At first, as noted above, Javascript (a predominantly browser scripting language) was shunned by seasoned developers for all its quirks and inconsistencies developed over time across different platforms as well as for its potential to derive bad coding practices. It was considered difficult to tame the language. But then it was standardized using the ECMAScript standard and suddenly the quirks between different browsers were reduced. At about the same time, the intelligent folks at jQuery, came out with the jQuery framework and library for javascript and suddenly the browsers were tamed. The developers could use an easy to learn library to do all the powerful stuff that Javascript was meant to do without worrying about the underlying quirks and behavioral inconsistencies. Other libraries (even ones that existed before), followed the lead of jQuery.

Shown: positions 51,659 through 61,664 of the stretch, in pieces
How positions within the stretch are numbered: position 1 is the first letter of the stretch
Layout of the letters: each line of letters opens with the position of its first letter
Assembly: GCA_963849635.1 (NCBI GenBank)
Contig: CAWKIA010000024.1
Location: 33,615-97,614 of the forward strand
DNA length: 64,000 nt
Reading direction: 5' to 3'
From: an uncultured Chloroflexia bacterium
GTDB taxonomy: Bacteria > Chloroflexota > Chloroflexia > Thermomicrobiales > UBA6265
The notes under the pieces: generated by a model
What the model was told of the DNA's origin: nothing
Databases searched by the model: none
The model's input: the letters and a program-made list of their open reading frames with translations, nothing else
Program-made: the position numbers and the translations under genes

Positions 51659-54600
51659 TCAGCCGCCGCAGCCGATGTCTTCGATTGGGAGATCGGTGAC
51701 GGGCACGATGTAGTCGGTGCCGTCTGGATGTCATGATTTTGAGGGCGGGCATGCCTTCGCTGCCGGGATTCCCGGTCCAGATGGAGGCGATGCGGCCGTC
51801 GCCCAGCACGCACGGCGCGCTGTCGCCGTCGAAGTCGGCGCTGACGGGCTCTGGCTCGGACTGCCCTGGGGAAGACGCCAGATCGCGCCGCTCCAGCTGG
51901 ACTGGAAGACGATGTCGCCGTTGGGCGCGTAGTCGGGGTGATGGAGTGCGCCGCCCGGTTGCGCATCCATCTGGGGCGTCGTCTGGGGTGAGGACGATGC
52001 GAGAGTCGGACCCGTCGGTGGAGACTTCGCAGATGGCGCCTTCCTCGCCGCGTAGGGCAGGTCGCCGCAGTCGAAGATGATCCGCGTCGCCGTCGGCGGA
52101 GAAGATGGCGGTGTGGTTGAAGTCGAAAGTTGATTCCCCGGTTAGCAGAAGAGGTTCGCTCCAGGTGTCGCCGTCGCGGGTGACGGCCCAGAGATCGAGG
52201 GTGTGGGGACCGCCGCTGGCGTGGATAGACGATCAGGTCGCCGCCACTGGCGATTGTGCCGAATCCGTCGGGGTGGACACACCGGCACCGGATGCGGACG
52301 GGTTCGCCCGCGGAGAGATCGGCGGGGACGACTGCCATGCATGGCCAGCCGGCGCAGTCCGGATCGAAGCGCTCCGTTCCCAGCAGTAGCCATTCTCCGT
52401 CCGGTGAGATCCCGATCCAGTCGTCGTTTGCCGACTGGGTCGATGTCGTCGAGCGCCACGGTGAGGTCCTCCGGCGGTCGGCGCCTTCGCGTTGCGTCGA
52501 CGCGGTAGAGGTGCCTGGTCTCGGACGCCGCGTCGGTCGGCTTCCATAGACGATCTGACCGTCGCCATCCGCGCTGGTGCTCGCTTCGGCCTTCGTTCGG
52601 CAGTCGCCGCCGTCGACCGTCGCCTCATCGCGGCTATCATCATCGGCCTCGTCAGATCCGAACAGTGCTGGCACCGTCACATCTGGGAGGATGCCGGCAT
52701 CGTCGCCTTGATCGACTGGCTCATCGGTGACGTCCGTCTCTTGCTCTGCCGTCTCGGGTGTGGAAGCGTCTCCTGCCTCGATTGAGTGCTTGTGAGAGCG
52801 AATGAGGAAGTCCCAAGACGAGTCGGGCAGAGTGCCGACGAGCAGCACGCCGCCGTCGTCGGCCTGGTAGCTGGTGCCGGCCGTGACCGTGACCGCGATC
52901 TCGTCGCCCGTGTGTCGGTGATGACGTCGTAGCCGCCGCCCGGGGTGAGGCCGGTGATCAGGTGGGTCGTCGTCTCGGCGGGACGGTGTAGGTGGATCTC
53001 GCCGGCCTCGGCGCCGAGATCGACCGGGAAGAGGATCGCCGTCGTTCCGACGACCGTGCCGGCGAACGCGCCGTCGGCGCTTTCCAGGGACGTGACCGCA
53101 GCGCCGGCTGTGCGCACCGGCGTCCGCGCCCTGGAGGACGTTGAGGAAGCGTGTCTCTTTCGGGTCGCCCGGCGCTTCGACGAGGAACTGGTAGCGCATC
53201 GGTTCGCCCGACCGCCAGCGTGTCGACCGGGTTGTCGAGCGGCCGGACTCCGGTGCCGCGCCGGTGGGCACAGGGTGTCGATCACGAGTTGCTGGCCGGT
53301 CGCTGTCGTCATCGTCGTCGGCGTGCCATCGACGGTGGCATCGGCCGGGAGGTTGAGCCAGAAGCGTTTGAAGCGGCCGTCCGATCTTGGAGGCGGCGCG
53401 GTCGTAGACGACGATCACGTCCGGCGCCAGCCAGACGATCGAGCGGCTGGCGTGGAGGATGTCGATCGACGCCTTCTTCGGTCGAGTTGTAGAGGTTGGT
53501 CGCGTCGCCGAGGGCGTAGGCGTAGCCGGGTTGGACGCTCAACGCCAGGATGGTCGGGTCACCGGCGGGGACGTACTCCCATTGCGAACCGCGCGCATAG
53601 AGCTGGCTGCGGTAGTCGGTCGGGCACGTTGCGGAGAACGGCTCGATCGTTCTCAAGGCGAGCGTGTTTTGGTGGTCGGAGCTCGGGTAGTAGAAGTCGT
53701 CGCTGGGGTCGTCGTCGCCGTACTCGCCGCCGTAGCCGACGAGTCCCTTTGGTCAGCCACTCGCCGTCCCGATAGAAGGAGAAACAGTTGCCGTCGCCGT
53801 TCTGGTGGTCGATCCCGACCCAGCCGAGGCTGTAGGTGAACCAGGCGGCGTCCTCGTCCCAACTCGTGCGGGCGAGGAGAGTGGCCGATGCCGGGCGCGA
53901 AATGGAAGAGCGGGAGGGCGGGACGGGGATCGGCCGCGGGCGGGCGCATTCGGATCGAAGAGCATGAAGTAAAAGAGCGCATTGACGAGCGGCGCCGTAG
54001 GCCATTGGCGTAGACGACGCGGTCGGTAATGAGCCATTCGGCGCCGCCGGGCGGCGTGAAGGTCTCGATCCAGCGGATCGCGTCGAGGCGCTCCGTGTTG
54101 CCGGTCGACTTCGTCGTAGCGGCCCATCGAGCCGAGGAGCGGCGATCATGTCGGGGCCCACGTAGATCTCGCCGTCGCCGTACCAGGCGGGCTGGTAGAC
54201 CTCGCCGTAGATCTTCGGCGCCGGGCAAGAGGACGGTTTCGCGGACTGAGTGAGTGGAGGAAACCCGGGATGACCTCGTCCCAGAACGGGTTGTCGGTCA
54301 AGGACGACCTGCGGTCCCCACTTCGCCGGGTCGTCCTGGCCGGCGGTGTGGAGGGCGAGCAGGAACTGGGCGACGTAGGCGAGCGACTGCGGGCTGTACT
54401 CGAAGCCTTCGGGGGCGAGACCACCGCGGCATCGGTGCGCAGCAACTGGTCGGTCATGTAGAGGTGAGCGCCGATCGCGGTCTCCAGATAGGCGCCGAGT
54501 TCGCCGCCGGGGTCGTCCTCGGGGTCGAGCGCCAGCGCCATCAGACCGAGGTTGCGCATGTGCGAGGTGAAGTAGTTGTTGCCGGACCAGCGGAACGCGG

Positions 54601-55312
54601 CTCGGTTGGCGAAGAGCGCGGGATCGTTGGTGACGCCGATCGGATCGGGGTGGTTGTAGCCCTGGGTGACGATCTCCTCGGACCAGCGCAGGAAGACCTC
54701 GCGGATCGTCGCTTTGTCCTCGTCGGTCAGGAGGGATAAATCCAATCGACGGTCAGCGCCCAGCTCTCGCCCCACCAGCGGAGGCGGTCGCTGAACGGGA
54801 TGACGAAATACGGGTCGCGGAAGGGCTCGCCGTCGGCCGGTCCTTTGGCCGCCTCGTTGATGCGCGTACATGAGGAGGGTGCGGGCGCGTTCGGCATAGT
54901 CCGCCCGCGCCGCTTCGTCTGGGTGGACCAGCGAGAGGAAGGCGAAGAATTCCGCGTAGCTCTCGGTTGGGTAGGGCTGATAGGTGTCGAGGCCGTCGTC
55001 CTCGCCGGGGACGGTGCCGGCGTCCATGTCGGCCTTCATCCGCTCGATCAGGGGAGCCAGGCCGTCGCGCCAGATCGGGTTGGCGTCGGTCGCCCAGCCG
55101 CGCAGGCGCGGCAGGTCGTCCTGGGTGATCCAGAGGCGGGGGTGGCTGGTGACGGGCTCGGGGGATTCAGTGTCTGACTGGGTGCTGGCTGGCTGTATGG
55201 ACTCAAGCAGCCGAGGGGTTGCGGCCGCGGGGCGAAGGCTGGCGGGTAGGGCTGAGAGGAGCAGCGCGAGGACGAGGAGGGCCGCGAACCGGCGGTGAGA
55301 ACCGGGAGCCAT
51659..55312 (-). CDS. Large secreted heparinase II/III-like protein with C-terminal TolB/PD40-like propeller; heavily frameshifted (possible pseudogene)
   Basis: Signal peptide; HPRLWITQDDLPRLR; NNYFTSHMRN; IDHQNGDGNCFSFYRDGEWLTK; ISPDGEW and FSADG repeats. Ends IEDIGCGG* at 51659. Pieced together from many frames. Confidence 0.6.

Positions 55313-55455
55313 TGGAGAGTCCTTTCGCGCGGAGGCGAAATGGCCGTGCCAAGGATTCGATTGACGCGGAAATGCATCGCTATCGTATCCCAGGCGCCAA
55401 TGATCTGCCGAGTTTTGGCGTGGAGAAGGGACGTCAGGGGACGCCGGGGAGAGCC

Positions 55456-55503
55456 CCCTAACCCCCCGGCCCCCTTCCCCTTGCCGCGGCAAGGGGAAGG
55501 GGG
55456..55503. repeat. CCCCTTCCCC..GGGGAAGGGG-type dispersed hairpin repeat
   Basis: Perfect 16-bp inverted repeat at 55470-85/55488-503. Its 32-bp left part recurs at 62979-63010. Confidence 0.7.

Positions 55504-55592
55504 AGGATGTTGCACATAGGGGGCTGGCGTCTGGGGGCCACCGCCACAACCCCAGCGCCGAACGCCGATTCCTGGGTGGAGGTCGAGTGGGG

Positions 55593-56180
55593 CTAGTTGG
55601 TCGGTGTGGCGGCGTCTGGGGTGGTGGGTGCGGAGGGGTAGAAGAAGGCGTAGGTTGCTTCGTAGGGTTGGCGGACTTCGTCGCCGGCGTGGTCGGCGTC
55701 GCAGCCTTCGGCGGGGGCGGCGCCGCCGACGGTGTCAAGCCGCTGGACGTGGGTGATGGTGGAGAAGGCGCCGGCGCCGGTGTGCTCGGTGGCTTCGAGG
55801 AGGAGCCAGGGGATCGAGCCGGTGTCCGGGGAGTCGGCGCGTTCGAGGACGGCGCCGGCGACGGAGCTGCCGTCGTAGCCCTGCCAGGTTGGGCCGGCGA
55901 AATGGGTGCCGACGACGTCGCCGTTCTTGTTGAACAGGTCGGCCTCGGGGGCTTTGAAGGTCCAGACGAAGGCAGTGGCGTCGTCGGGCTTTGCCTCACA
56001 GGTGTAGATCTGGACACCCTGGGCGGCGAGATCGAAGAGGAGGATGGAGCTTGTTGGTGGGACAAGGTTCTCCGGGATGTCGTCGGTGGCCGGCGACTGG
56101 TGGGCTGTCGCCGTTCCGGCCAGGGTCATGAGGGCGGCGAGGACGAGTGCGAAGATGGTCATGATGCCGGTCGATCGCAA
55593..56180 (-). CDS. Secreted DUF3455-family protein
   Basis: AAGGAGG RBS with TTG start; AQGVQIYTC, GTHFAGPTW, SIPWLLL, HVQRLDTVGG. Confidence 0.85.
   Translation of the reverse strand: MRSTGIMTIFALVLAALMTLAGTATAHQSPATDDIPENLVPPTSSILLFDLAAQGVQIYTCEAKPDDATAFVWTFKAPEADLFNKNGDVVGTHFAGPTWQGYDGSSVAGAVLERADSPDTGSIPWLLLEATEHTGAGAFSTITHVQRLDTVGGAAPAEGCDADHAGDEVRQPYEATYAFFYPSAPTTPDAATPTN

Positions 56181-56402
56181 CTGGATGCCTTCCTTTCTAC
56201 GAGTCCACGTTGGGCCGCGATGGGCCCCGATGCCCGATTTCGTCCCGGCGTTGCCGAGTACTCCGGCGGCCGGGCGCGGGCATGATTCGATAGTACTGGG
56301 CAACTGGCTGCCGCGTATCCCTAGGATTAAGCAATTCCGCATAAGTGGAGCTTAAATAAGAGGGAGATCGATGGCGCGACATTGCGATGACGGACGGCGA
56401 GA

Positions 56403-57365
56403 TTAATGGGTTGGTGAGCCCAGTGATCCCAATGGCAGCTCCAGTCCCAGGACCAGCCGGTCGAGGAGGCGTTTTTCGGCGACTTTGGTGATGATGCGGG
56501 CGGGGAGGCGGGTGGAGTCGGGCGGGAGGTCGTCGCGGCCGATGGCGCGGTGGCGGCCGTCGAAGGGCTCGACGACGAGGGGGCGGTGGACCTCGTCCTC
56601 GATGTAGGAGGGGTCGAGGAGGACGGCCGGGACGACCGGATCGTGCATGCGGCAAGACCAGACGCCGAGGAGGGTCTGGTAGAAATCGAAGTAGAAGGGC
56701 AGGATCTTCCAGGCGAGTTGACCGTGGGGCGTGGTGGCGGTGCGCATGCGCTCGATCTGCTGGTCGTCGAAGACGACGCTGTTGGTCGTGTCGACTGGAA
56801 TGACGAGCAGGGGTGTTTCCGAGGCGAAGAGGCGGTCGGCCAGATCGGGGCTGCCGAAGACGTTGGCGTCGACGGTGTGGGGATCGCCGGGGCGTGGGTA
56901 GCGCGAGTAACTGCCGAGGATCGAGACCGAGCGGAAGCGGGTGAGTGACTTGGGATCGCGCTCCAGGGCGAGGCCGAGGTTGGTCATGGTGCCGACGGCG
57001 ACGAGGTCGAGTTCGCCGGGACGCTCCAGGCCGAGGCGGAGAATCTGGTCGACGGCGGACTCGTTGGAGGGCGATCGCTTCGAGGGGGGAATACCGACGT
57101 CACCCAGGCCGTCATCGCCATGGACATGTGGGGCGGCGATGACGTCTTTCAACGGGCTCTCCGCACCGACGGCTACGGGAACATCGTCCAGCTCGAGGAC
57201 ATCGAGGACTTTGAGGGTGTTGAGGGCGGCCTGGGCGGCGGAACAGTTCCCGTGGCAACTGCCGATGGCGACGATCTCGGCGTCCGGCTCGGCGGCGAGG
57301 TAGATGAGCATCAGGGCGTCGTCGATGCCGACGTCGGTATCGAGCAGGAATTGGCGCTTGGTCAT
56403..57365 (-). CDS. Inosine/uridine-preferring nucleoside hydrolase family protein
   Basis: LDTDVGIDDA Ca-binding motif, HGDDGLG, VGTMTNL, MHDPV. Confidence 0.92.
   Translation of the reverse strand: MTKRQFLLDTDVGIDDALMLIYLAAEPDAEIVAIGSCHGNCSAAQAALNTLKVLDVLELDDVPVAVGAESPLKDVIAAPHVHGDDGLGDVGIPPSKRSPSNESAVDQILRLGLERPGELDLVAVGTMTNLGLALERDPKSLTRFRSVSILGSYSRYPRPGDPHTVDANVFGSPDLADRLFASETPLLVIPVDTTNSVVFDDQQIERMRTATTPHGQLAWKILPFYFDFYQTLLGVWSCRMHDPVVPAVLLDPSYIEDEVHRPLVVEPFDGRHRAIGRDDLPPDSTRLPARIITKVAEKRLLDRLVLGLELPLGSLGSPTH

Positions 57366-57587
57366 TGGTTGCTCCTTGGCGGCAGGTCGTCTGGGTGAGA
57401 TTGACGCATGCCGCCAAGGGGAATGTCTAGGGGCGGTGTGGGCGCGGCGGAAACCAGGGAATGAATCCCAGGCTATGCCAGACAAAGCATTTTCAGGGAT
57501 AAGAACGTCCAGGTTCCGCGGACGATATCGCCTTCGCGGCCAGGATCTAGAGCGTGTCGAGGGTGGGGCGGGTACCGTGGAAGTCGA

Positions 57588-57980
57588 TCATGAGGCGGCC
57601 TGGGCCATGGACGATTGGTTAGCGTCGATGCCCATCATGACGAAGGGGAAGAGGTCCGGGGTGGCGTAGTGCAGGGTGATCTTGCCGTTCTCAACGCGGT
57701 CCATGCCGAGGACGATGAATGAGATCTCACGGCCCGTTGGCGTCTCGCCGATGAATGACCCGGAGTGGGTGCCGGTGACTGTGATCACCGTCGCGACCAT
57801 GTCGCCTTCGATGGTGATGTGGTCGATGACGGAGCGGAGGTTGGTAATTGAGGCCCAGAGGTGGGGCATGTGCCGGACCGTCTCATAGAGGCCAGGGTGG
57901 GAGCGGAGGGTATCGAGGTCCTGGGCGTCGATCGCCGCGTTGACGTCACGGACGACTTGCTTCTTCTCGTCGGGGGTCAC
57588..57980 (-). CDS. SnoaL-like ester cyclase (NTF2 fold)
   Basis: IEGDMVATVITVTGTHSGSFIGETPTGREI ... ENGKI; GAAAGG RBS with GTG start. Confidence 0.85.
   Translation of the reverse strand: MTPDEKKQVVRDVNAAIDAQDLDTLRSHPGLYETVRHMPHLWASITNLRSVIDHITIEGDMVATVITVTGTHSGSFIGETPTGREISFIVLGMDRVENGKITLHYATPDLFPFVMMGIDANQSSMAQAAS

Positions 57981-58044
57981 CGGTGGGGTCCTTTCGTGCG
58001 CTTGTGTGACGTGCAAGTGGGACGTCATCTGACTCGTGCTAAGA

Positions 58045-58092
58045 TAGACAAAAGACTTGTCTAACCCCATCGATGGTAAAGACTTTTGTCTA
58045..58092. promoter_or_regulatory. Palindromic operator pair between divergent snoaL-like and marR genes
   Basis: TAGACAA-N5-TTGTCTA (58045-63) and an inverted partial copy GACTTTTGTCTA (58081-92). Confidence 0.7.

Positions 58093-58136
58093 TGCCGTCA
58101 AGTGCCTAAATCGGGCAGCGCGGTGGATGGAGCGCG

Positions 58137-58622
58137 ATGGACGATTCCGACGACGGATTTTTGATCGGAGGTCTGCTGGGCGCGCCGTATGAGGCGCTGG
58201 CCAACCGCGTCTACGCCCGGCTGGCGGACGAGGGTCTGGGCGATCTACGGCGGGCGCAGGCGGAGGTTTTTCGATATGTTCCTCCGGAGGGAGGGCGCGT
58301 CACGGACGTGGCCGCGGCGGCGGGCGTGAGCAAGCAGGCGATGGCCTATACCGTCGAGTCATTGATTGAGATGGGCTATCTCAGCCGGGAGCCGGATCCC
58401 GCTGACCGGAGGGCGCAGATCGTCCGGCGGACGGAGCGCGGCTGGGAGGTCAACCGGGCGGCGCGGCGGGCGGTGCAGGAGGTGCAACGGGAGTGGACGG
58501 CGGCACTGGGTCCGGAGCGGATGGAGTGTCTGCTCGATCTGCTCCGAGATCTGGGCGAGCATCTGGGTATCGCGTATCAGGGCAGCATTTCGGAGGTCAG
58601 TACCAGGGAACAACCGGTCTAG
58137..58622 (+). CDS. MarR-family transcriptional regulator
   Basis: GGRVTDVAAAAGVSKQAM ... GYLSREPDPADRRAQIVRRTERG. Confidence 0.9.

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Some of the more well-known Javascript Libraries

Asynchronous, responsive applications that made heavy use of Javascript started to pop up all over the internet pioneered mainly by Google on applications such as Gmail, Google Docs, Google Maps and other such cool innovative technologies. Javascript had arrived (again) and it was better and easier than ever and the jQuery and competing libraries (mootools, prototype, etc.) made it much more difficult to write obscure and bad code.

Rise

What many beginning to medium-level programmers and even some expert Javascript developers don’t realize is just how powerful this programming language is. If you have only ever used javascript through jQuery or other such libraries, you are missing out on many of the amazing core functionality that the language provides.